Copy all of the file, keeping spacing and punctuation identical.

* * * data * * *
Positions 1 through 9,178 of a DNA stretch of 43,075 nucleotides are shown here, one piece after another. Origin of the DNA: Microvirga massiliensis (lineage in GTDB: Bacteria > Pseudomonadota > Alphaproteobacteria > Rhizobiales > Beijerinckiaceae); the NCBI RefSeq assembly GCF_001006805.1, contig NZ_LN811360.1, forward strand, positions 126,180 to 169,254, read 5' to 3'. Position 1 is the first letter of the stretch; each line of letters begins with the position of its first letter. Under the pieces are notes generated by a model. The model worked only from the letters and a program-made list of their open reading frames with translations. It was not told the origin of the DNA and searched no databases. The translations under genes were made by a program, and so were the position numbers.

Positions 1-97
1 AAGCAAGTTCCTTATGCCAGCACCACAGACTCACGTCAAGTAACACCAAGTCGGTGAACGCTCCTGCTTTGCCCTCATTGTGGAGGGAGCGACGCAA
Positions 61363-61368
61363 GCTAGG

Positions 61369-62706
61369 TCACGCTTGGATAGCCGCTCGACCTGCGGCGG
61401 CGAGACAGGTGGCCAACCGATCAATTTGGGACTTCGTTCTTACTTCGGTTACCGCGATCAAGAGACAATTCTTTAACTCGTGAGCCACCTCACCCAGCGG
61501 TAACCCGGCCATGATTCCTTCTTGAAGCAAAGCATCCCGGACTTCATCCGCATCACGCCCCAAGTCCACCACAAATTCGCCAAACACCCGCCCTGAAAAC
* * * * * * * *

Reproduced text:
Positions 1 through 9,178 of a DNA stretch of 43,075 nucleotides are shown here, one piece after another. Origin of the DNA: Microvirga massiliensis (lineage in GTDB: Bacteria > Pseudomonadota > Alphaproteobacteria > Rhizobiales > Beijerinckiaceae); the NCBI RefSeq assembly GCF_001006805.1, contig NZ_LN811360.1, forward strand, positions 126,180 to 169,254, read 5' to 3'. Position 1 is the first letter of the stretch; each line of letters begins with the position of its first letter. Under the pieces are notes generated by a model. The model worked only from the letters and a program-made list of their open reading frames with translations. It was not told the origin of the DNA and searched no databases. The translations under genes were made by a program, and so were the position numbers.

Positions 1-97
1 AAGCAAGTTCCTTATGCCAGCACCACAGACTCACGTCAAGTAACACCAAGTCGGTGAACGCTCCTGCTTTGCCCTCATTGTGGAGGGAGCGACGCAA
Positions 61363-61368
61363 GCTAGG

Positions 61369-62706
61369 TCACGCTTGGATAGCCGCTCGACCTGCGGCGG
61401 CGAGACAGGTGGCCAACCGATCAATTTGGGACTTCGTTCTTACTTCGGTTACCGCGATCAAGAGACAATTCTTTAACTCGTGAGCCACCTCACCCAGCGG
61501 TAACCCGGCCATGATTCCTTCTTGAAGCAAAGCATCCCGGACTTCATCCGCATCACGCCCCAAGTCCACCACAAATTCGCCAAACACCCGCCCTGAAAAC